New Amsterdam 4×18 “No Ifs, Ands, or Buts” is one of those hours of television that reminds us of what we’ve known all along: Freema Agyeman is truly something special. And the episode gives us that reminder in a painfully heartbreaking, agonizingly relatable way. Self-doubt seems to be about as universal a feeling as any, even for the giants among us like Agyeman’s Dr. Helen Sharpe.
Self-sabotage in the face of fear, too, is common—even for people like Juliette Kimura, Iggy’s patient who doesn’t experience emotions in a “normal” way. These two characters, Helen and Juliette, might seem so different as to not quite “fit” together in the same narrative. But “No Ifs, Ands, or Buts” shows us otherwise. For both, new experiences are difficult. What binds them is the struggle and a seemingly-contradictory statement: Sometimes, it is in feeling at our lowest that we show just how far we’ve managed to climb—how much we’ve grown.
And even if the current season is still lacking on that “more joy” promise, at least New Amsterdam 4×18 shows us more love. Maybe that’s the joy?
“No Ifs, Ands, or Buts”
Sometimes, a goal can be a burden; support can be pressure. If you’ve never seen or experienced it elsewhere, well, here it is. It’s written all over Helen Sharpe’s need to “fix” herself, to regain her ability to speak. Max Goodwin believes in Helen Sharpe. His faith is the textbook definition of “unwavering.”
That’s…actually one of the biggest hurdles here.
Because…what if? Stuck inside the excruciatingly painful, hours-long speech therapy sessions, learning some days are actually worse than others, Helen is on her own. Or, that’s clearly how she feels. After all, all the promises of “no ifs, ands, or buts” in the world are not going to make Max able to help her through this. She has to hope for that miracle breakthrough.
That’s bad enough—the not knowing when, or even if, she’ll ever be the same.
Then, however, there’s the doubt. Max sees Helen as perfect (same)…but what if this huge imperfection never goes away? Or. Well. We’re meant to believe, based on ableist societal norms, that it’s an imperfection. And for someone like Helen, who has always been able to speak her mind, it feels like a loss.
So, sure. Max has all the faith in the world in Helen. But she’s left wondering: What if that faith is a waste?
These are the things she’s struggling with, in her mind, as she’s having to claw her way back to something she might never be able to achieve again. And then—and here’s where Helen’s pain feels so relatable—she also has to wonder whether or not the things Max loves about her are the things she can not regain.
What do we do about the people who have expectations for us when something, over which we have no control, makes it impossible for us to be who others want us to be? When we can no longer fit that image, the one others love—or at least respect—us for, what then? And who is Helen Sharpe, if not the “take no shit,” confident, successful doctor we fell in love with the very first second she appeared in the very first episode of New Amsterdam?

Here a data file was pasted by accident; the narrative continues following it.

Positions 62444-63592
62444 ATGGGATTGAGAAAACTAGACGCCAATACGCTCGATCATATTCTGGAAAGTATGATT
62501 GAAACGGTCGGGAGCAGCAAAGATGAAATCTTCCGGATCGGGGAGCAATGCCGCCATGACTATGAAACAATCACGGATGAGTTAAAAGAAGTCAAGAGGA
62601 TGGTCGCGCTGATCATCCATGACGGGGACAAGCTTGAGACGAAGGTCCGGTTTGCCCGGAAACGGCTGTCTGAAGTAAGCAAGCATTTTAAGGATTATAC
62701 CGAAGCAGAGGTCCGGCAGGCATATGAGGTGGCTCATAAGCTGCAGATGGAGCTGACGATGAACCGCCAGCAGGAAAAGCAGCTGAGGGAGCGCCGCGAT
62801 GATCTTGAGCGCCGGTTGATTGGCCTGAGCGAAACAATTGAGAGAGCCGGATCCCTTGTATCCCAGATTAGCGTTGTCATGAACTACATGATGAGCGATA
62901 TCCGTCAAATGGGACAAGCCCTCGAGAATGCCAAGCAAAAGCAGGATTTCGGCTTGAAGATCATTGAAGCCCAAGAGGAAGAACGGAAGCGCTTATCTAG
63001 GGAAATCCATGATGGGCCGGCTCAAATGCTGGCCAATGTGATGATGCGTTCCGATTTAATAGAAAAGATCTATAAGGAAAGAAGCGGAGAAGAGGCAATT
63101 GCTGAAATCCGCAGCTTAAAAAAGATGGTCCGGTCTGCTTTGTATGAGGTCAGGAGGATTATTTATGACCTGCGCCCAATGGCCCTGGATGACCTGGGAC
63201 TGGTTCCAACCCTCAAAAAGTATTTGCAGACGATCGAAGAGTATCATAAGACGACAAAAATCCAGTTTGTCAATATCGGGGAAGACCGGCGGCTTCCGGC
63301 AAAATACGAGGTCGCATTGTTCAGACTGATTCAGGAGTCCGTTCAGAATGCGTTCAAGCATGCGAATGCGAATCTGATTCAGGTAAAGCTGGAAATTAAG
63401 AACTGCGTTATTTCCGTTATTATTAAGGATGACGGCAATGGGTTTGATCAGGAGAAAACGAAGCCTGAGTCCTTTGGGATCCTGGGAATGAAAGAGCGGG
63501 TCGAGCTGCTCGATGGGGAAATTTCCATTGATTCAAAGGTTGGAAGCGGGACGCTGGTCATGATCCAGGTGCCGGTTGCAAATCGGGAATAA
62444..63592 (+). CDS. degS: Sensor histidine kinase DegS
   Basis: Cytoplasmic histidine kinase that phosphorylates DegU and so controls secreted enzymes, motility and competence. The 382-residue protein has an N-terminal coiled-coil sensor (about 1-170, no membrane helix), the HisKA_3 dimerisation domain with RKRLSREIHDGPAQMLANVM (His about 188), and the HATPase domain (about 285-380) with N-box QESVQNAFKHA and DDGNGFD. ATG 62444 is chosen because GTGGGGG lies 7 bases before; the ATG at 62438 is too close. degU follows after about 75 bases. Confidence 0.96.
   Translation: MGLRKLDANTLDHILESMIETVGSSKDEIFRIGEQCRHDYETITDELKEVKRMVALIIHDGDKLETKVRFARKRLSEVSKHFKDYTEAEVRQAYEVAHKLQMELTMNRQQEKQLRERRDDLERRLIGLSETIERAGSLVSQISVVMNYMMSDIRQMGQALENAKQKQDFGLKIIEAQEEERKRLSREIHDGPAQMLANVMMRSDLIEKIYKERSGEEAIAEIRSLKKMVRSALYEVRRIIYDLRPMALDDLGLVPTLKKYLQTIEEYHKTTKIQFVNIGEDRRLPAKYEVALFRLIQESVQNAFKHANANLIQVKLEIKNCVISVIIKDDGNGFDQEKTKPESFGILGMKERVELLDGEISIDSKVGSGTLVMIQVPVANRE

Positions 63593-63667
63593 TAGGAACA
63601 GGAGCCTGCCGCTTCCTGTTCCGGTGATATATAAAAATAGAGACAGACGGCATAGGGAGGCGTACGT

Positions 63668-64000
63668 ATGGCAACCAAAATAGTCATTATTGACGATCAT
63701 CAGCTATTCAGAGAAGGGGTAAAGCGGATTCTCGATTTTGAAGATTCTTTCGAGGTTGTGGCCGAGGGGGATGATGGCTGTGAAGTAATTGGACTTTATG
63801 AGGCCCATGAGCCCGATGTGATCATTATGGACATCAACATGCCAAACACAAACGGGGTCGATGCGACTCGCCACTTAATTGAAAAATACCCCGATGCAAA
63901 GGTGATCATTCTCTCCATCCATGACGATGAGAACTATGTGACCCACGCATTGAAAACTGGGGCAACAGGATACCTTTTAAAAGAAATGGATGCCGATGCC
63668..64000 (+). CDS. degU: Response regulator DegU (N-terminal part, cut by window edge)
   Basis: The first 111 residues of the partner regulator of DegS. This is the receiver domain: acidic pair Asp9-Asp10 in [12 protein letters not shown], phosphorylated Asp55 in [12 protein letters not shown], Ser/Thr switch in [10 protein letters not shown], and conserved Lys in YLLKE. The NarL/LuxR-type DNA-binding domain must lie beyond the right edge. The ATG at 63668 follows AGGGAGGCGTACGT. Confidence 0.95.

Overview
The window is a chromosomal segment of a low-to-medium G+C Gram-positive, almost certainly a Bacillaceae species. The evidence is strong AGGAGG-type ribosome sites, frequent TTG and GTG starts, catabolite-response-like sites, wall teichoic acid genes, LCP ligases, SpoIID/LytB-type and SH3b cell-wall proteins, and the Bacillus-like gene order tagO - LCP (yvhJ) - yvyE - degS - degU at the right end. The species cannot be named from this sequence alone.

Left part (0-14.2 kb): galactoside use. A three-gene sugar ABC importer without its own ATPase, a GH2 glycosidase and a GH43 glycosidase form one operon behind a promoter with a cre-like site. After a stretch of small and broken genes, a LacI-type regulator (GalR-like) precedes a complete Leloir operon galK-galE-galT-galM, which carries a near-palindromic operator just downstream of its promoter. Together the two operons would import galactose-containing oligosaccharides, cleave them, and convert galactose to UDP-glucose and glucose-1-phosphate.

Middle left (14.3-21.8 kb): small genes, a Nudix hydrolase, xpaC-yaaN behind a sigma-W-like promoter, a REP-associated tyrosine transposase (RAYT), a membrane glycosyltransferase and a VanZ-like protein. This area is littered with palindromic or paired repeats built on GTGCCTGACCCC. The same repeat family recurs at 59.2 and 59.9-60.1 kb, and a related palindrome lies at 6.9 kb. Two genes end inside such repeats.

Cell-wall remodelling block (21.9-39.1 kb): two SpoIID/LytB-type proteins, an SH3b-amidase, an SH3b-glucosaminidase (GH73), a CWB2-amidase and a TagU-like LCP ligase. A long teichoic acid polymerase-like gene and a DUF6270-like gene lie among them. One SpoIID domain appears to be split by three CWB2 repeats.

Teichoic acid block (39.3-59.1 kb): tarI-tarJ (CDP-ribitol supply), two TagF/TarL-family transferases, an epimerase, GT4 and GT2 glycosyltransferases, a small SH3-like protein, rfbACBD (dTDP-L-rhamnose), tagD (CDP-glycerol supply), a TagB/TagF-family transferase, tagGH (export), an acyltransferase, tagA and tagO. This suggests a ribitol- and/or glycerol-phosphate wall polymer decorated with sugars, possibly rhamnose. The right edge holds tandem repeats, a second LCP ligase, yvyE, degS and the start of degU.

What happens when we are abandoned because we are not the success stories that made us worth supporting? If we lose everything we thought we were or could be, are the people who held us to those standards even going to be there to catch us when we fall? Sometimes (hi), the answer is no.
So, Helen’s worries were one hundred percent valid. Sometimes, our worth to others is in our smarts, or our degrees, or our ability to work a certain way…at a certain level.
After all, there is no sign of that Dr. Helen—the one we originally met—in New Amsterdam 4×18. Agyeman erases her own larger-than-life command of the camera, creating a Helen that draws in on herself. She keeps her eyes downcast, rather than being ready to take on—and take over—the world. There is something in her performance that is about making herself…small. Obsolete. The opposite of everything she has always been.
As Helen fights her way back, as she refuses to give up even as she thinks she has done so…That’s where we see the same character we’ve always adored—just hidden under all the pain and doubt. It’s where we experience the person Max Goodwin loves, and will always love—no ifs, ands, or buts.
For him, it’s not about loving her potential, or her many accolades as a physician. Sharpwin isn’t the tale of a love of convenience…It’s what actual love and support, in the ideal, are meant to be.
The pressure is there. Helen feels it—I felt it in watching New Amsterdam 4×18, as an echo of what I once lived through when my own perfectionism and dreaded high potential crippled me. It burned me out. Ultimately, I failed. Ultimately, the “support” I had was either unintended extra stress or something that only existed if there was a payoff of success in the end.
But the difference in the story of Helen and Max is simple: Max’s love was never conditional. Helen’s value to him has never been about what she is but who she is.
No career, no method of communication, and no impossible standard of her own making could ever change that. It’s not that Helen’s suffering was “worth it,” or that we ever really needed her to be stripped down to her most vulnerable, insecure, and diminished self to see how much she has changed over the course of this series. At least, we could have done without such utterly traumatizing circumstances to get us here…